It is a common scenario. Entrepreneur grows and scales his company, venture capitalist (VC) comes in to take the company to the next level – probably gears it up for a potential IPO. Entrepreneur is booted from his top position, and company hires a more experienced chief executive to take the helm of the company.
When you are outside looking in, you would probably say, “How dare these VCs take over somebody else’s hard work?!” You may also add, “If these VCs are so good, why don’t they just start their own company and not steal another man’s business.”
However, that point of view is not really taking into account the bigger picture. The VCs are not always the bad guys. It is just that most of the time, the person who grew and scaled the company to what it is currently is not always the best person to take it forward to the next level. And vice versa, while these professional executives may not be the best at growing the business from the ground, they are good at taking an already profitable company and making it bigger.
There are exemptions of course. Mark Zuckerberg continues to be the top man at Facebook even after they’ve gone public. RingCentral CEO Vlad Shmunis, is still one of the most respected executives in the industry after a successful IPO. He actually did an interview for Pando.com in 2012 about considerations entrepreneurs must take from day one if they do not want to be shown the door later.
It is a great interview and is something aspiring entrepreneurs should listen to. And as he discussed, running a startup is different from running a bigger, more established company. Sometimes, the things that work for startups become shackles or traps that prevent the entrepreneur from growing. In some ways, this can even be detrimental to the company as it is weighed down by an ineffective leader.
So, if you are an entrepreneur, you have to be mindful of these startup practices that become startup traps that prevent you from growing with your company:
Having a hand on everything
When a business is just starting up, entrepreneurs have a tendency to have a say in every aspect of the company. This is normal, though. With little resources and few personnel, entrepreneurs usually are the final decision makers in most, if not all, aspects of the business.
However, as the company grows and as the number of personnel and resources grow, the entrepreneur must learn to segregate tasks and responsibilities. The informal setup of having the entrepreneur direct everything should evolve to a much more formal business process where redundancy of tasks is eliminated to promote efficiency, and different departments or groups are formed to handle specific business aspects like marketing and sales.
The trap here is when entrepreneurs grow too comfortable with the control he has over everything and refuses to let go of the status quo. As a result, his business does not evolve into something more than a small business because that is how the entrepreneur operates.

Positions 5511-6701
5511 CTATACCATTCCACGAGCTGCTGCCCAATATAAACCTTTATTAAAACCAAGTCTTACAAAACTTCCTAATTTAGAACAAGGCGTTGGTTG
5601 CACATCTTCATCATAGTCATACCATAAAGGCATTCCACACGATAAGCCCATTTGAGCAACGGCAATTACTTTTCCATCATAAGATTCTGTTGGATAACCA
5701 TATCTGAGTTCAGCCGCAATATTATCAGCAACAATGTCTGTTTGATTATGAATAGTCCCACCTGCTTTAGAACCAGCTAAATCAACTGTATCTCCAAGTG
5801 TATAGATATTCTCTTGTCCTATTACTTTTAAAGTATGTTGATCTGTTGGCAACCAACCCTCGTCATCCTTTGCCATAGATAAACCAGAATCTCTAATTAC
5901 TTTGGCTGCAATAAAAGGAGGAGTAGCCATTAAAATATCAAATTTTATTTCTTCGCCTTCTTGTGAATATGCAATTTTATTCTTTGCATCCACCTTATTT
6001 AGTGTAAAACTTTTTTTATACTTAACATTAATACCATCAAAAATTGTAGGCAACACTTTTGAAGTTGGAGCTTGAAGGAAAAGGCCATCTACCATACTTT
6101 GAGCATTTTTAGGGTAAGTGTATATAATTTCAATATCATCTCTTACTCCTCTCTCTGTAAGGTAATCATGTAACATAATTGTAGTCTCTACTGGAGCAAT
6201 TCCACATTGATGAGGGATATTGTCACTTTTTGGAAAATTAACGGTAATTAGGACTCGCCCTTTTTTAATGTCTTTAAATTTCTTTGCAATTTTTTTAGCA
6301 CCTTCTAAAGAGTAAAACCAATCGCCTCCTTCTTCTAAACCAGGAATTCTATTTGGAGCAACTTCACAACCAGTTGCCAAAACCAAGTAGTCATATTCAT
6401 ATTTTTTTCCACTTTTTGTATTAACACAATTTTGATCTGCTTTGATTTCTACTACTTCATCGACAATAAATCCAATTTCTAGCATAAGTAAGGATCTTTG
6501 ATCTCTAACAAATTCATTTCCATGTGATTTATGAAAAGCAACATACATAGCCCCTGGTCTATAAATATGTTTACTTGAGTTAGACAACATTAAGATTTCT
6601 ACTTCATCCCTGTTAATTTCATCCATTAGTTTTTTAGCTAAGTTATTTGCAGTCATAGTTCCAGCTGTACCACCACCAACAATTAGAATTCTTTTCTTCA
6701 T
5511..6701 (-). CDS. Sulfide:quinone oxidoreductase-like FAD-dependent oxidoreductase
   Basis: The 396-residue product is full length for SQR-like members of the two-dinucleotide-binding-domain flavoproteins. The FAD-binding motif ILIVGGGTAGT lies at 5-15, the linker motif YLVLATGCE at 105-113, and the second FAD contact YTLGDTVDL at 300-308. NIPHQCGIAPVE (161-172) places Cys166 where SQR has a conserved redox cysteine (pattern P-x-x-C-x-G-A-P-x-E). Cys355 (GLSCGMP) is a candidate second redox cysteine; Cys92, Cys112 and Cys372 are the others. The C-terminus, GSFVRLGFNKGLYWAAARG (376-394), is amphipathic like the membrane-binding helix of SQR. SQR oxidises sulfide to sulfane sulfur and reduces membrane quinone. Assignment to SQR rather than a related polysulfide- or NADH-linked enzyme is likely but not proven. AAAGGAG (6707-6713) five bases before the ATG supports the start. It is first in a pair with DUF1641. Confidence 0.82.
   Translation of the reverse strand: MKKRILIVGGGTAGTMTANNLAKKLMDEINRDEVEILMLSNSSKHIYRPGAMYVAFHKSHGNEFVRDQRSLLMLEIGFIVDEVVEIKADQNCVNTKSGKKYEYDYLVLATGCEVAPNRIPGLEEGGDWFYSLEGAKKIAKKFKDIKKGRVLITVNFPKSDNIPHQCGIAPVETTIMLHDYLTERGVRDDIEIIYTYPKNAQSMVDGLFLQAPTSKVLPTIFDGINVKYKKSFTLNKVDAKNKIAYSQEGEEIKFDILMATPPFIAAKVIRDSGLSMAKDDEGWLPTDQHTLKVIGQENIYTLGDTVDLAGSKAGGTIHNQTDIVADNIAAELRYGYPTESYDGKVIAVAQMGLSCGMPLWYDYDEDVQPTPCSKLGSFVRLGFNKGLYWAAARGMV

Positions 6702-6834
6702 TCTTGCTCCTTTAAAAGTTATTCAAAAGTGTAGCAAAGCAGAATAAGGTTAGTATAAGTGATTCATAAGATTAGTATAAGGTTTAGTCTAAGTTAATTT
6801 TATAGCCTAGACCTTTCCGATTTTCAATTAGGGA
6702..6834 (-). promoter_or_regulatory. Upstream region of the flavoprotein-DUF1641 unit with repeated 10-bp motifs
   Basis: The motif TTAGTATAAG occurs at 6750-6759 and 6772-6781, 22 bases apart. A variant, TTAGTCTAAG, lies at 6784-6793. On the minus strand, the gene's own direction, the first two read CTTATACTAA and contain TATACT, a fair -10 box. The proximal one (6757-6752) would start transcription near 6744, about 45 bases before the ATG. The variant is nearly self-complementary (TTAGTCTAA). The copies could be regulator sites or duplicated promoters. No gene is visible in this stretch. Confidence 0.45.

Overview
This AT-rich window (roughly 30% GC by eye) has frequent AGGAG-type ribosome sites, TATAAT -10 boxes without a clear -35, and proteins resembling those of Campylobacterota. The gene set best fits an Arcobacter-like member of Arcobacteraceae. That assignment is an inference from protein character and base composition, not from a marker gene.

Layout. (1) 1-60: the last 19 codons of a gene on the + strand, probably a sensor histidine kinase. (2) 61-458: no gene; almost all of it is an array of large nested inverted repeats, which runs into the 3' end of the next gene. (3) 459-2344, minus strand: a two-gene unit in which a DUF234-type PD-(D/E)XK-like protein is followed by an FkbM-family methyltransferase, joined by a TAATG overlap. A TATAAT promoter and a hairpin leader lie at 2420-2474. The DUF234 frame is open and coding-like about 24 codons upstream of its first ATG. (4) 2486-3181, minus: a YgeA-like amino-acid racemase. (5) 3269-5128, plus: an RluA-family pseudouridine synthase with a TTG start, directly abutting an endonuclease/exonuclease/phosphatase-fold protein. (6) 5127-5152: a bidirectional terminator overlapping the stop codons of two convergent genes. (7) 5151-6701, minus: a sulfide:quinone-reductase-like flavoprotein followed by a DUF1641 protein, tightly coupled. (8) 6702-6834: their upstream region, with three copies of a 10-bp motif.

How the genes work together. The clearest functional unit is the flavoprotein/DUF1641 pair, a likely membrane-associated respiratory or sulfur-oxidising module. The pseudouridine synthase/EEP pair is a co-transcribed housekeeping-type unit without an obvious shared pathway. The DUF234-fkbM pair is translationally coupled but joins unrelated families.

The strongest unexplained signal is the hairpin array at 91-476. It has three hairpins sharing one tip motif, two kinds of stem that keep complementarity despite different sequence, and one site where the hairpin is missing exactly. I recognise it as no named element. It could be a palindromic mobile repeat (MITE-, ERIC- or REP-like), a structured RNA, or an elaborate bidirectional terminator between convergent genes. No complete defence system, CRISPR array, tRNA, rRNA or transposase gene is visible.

Sentimentality over your first team
When a startup becomes successful it is easy to fall for the trap of sentimentality and nostalgia. After all, you and your team have gone through a lot in your quest to make your business profitable. As a result, however, the entrepreneur becomes resistant to change as they want to keep everything as is. After all, why change something that is clearly working right?
However, as Shmunis mentioned in the interview mentioned above, the founding team is not always the team to take when you go to the next level. On a personal level, it would be hard to replace the people who journeyed with you when you were scaling the business, but sometimes when you want your business to grow, you need much more experienced executives.
As the old saying goes, change is the only thing constant in this world, and sentimentality can be the trap that prevents you from adapting to these changes.
Focus on the now
When a business is just starting up, entrepreneurs do not have the luxury of looking ahead to the future. The focus is on how to make the business profitable as soon as possible. It is mostly about short-term goals because, frankly, startup owners do not even know if their business will still be there to fulfill any long-term goals.
The trap here is that entrepreneurs get stuck on survivalist mode when the company already survived. As the company peaks and is ready to move to the next level, the need for a bigger picture emerges. What the company needs now is a visionary. Someone who will direct where the company is going, what type of values the company want to be associated with, and which types of markets do they want to penetrate.
If all the entrepreneur can see is the present, it will be difficult for them to lead the company into the future.
Just to reiterate, these “traps” are not essentially bad things. It is just that they are more suited to startups and small business. When you apply these attitudes to a growing company, it can become shackles that stall your business’ and your growth. So be mindful of where your company is at right now, and adjust your management style accordingly. Who knows? You just might become the next entrepreneur to watch.